NFIB Small Business Jobs Report
The NFIB Research Foundation has collected Small Business Economic Trends data with quarterly surveys since 1974 and monthly surveys since 1986. Survey respondents are drawn from NFIB’s membership. The survey was conducted in April 2017 and reflects a random sample of 10,000 small-business owners/members.
Soaring optimism since November is sparking activity among small employers,
NFIB’s chief economist William C. Dunkelberg, issued the following comments on NFIB’s April 2017 Jobs Report:
Small employers’ confidence in the future of the U.S. economy is stimulating employment growth in the small business sector, according to the NFIB April Jobs Report released today.
“The small business community is creating jobs again,” said NFIB President and CEO Juanita Duggan. “They are energized by the prospect of better federal policies on taxes, health care, and regulations.”
Small business owners reported a seasonally adjusted average employment change of 0.19 workers per firm in April, a very strong reading. Fifty-five percent of owners reported hiring or trying to hire, up four points. Forty-eight percent reported few or no qualified applicants for the positions they were trying to fill. Those citing the difficulty of finding qualified workers as their Single Most Important Business Problem remained unchanged at 16 percent.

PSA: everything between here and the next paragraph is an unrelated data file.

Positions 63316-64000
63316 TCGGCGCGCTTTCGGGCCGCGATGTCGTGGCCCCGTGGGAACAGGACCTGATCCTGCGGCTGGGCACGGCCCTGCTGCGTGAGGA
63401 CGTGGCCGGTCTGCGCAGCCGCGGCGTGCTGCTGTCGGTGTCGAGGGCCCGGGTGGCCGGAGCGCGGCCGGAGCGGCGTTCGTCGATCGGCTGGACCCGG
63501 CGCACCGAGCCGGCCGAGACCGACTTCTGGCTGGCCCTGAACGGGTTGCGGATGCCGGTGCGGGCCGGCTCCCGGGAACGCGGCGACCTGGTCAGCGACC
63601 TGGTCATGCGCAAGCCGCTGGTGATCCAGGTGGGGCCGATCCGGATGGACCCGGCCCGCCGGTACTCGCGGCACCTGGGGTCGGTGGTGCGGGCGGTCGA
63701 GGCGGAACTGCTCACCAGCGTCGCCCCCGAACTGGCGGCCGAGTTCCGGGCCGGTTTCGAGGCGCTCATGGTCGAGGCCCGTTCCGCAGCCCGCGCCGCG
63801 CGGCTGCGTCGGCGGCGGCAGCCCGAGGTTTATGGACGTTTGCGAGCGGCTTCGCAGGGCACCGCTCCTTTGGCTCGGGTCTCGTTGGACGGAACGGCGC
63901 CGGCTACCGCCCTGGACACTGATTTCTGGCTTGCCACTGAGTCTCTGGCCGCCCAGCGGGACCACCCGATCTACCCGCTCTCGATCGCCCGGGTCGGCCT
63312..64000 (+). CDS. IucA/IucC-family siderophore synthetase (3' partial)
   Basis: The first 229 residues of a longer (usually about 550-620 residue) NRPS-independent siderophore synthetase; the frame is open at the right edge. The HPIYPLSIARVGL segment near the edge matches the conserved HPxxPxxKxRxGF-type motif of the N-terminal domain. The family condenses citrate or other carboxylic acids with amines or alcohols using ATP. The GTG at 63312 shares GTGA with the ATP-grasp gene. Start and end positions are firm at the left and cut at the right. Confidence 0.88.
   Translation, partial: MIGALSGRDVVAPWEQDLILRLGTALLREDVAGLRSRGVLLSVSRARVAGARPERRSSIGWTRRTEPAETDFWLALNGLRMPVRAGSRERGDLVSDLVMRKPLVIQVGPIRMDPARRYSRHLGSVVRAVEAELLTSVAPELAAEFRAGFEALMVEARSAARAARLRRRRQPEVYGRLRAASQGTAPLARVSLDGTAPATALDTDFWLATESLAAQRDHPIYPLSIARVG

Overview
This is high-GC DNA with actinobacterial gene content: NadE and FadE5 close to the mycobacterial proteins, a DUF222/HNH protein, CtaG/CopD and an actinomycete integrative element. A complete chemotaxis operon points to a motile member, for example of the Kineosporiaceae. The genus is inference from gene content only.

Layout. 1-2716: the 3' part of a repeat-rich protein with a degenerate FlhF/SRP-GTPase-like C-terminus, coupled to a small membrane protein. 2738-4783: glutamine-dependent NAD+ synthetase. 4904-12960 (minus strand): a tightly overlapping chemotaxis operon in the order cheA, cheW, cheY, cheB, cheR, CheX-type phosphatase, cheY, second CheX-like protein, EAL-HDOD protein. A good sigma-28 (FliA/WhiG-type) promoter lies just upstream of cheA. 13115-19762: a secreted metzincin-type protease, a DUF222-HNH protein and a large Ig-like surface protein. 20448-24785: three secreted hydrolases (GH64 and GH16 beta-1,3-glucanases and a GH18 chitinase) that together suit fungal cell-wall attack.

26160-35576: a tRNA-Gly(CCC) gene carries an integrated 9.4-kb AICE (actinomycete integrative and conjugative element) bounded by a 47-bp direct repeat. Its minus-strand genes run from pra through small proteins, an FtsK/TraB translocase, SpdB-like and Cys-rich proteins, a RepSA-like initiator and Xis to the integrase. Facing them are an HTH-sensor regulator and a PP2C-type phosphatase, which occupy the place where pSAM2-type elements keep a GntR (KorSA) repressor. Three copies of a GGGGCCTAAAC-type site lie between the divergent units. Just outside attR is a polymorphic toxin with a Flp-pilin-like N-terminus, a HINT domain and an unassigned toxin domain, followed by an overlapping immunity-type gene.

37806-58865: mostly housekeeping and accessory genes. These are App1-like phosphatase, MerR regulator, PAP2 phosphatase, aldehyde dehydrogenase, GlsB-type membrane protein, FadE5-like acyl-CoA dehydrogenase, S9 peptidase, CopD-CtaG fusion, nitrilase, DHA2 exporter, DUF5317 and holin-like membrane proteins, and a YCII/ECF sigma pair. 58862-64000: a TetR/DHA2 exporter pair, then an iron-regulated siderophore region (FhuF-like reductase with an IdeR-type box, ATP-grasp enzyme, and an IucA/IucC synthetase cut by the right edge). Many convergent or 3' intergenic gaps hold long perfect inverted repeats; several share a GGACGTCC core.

“More small business owners were able to increase employment in April, which is a positive sign for the U.S. economy,” said NFIB Chief Economist Bill Dunkelberg. “However, they still face an extremely tight labor market and are struggling to find qualified workers to fill open positions.”
Thirty-three percent of all owners reported job openings they could not fill in the current period, up three points and the highest reading since November 2000. Reports of compensation increases faded two points, but remain historically strong.
“The scarcity of qualified applicants and the increased pressure to raise compensation is very frustrating to small employers,” said Dunkelberg. “They’re often competing with bigger businesses which have additional resources to attract and retain more qualified employees.”
A seasonally adjusted net 16 percent of owners plan to create new jobs, which is unchanged from March and a very strong reading. The NFIB Small Business Optimism Index has sustained historically high readings since the November election. NFIB says the spike in optimism is directly related to the promise of policy changes from Washington. Duggan suggested that Washington focus on the very policies that have strangled job creation for the last decade, including high and complex taxes, overregulation, and the Affordable Care Act.
“As Congress and the White House negotiate health care and tax reform in the coming weeks, they must remember that both start with small business,” said Duggan. “Our members will be paying close attention, and our data will reflect the actions of those in Washington.”
The full Small Business Economic Trends report will be released on Tuesday, May 9th
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